And just as you don’t marry a single person but their family as well, you also marry a person’s financial obligations… and those are significant factors that a responsible couple must address…


8 09 2010

Sorry to take that bloggy shortcut, Luke. Let me elaborate (hey, you asked!) 😉

You’re right about higher education generally, loading down all but the most privileged individuals and young families with student loan debt as they start out. (Only in America btw — Europe is much more enlightened about higher education, according to the OP article.)

That’s not the “pro-business” attitude I meant here, but there IS an unseemly pro-business profit motive tainting all higher education now, not just in student loans. Take for example how Big Business drives higher ed spending into building lavish university facilities, because that turns non-profit education tax dollars into contracts for private sector profit.

College Costs: Who Cares, and Why Thinking Parents Care About Who Doesn’t

And what about colluding with school administrators to treat students as a captive audience for all sorts of Big Business for-profit exploitation in their supposedly non-profit educational environment?

College Kids Sold Out By Their Own Schools

Those Who Would Like to Pre-Approve Us All

There are lots of ways that rapaciously rich, regulation-phobic “pro-business” forces intrude into traditional public and not-for-profit education — everything from charter school scams to corrupting university research and policy studies — all of which harms rather than helps both students and the nation both educationally and economically, the very “America” pro-business zealots claim to love as patriots, yet whose Dream they spell out in dollar signs and fight over, not FOR.

But all that said, THIS POST is most specifically about Bad Business ripping off Good Education, targeting the most vulnerable, least educated students for their scams and using them to bleed dry the public student loan program, with wildly profitable results for themselves, but ruined individual lives even more desperate than before they were exploited with no hope of recovery, and the rest of us left holding the bag.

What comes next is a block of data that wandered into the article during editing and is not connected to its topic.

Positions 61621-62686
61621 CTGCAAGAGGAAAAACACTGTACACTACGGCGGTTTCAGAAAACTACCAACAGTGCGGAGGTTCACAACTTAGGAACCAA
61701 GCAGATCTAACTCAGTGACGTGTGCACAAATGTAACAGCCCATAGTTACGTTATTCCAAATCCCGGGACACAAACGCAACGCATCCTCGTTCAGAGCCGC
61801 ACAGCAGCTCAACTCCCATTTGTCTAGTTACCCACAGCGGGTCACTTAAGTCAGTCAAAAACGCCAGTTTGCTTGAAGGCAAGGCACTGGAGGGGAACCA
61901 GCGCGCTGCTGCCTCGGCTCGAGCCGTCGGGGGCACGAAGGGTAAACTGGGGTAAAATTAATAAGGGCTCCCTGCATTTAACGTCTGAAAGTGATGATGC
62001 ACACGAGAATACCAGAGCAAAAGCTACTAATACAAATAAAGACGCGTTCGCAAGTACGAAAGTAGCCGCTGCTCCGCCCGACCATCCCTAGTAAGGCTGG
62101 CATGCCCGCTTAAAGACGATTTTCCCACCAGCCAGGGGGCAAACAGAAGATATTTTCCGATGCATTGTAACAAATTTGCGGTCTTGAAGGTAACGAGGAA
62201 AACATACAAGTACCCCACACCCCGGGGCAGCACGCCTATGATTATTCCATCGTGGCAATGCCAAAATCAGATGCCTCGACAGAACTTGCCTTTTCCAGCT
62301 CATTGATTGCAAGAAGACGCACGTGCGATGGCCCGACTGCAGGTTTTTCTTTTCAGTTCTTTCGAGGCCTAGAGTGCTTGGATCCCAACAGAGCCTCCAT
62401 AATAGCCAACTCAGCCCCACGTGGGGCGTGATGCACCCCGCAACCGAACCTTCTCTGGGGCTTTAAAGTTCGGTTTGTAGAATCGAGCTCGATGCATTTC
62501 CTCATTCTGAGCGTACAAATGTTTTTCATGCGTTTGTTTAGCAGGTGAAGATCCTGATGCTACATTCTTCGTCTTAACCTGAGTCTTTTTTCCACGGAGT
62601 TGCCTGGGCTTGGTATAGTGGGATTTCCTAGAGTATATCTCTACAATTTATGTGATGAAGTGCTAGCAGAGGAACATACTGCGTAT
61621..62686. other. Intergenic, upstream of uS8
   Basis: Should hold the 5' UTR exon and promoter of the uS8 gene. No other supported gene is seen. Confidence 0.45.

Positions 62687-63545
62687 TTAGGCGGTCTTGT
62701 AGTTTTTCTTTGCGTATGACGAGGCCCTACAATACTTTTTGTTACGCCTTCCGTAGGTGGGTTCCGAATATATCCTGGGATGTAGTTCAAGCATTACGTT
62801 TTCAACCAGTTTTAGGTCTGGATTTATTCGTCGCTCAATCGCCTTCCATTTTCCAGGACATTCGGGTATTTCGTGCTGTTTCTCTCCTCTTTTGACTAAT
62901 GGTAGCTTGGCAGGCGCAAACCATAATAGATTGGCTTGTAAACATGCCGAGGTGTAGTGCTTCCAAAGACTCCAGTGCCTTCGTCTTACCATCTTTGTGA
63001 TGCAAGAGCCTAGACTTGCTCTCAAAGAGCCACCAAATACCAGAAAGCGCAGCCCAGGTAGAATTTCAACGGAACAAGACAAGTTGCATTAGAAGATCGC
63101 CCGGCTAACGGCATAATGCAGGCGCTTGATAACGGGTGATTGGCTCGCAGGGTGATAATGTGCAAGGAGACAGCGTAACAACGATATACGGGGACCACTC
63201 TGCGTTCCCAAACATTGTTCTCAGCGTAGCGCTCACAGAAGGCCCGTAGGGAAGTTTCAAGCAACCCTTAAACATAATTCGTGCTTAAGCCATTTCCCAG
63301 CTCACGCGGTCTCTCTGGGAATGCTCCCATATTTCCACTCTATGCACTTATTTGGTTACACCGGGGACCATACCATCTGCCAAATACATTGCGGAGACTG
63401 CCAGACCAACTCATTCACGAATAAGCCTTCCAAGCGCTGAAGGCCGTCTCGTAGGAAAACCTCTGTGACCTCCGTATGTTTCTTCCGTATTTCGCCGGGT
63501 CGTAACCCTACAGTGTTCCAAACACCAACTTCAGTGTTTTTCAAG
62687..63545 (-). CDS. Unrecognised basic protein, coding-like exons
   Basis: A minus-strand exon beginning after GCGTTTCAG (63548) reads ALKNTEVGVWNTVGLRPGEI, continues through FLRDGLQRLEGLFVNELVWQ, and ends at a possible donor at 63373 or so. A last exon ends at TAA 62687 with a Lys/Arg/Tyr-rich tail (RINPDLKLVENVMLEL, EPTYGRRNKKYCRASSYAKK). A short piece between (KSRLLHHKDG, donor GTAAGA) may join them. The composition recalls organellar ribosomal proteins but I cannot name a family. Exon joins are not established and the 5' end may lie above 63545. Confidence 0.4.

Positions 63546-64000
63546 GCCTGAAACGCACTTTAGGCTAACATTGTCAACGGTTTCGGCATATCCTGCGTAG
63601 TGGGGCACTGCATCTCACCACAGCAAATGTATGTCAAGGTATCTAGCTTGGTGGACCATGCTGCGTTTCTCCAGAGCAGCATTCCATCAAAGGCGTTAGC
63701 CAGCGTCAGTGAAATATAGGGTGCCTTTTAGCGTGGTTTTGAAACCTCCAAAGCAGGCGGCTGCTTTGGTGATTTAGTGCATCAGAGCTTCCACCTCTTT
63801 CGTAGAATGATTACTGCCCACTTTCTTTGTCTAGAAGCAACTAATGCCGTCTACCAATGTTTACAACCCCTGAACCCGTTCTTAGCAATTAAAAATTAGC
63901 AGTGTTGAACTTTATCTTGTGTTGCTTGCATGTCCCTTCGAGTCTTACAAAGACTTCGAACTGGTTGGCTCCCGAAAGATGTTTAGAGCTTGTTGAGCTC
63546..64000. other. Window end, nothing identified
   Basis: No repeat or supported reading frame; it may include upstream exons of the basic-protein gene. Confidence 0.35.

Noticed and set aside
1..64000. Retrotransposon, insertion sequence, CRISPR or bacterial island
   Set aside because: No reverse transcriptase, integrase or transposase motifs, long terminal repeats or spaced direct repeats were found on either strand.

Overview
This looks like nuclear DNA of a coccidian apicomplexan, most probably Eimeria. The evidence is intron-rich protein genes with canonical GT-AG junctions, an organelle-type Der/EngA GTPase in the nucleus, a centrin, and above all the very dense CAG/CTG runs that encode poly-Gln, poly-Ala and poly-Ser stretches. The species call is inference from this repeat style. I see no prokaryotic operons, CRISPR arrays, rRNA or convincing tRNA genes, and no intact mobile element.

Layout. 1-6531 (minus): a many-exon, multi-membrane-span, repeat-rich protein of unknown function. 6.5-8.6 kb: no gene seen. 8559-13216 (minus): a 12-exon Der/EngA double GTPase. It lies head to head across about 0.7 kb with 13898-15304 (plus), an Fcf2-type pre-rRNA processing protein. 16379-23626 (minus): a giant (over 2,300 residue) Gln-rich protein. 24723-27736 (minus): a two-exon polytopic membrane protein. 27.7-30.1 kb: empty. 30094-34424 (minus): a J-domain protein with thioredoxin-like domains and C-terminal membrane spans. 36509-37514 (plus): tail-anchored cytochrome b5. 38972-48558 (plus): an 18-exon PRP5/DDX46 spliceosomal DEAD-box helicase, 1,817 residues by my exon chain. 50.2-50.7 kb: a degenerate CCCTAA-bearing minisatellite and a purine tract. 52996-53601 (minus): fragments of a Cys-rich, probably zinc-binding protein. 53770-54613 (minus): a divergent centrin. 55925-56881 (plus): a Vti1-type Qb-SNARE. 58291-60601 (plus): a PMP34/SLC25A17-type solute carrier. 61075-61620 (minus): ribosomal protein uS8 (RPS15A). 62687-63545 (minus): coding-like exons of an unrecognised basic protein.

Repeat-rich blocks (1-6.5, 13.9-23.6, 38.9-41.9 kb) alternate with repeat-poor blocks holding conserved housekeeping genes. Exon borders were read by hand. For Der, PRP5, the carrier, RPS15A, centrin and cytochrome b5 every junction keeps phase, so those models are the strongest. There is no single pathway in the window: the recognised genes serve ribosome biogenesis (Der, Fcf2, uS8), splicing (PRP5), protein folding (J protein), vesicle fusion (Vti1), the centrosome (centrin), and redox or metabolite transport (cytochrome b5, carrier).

DH is a certified fraud investigator who for the past couple of years, has been all about for-profit college frauds and scams using federal student loan programs to seduce students into worthless courses and degrees. It’s ruining individual lives, driving up unemployment, bleeding public coffers of funds meant to help educate a diverse citizenry and provide equitable opportunities to every young person regardless of inherited privilege — yet the same politics calling for pro-marriage and pro-family policies, spends big bucks to protect and defend these for-profit businesses so they can continue profiting from ravaged individuals, marriages, families and national economy.

Student Loans: The Next Mortgage Meltdown

Get Giant Lenders Off Corporate Welfare

For-Profit College Saddles Students With Massive Debt, Little Value

8 09 2010

From late 2007, see Any Price Too High for Higher Education:

Favorite Daughter wrote this about what some young folks are willing to do, to pay their college tuition.

I read something last month about college students at prestigious universities willing to sell their supposedly priceless self-governing franchise, the right to vote — forever! — in return for nothing more than getting their tuition and student loans paid off. What ARE they learning from their higher “education” and what’s the point, if not to exercise their own citizenship in progressive, productive ways that benefit themselves and society?

But was our bemusement premature? Maybe we should’ve saved it for students so committed to higher education they would commit armed robbery to pay for it.

Maybe it’s time we all reminded ourselves that the meaning of priceless “higher education” isn’t exactly this notion that no price is too high for merely seeming to possess it? And that academic freedom ought to be, if nothing else, free?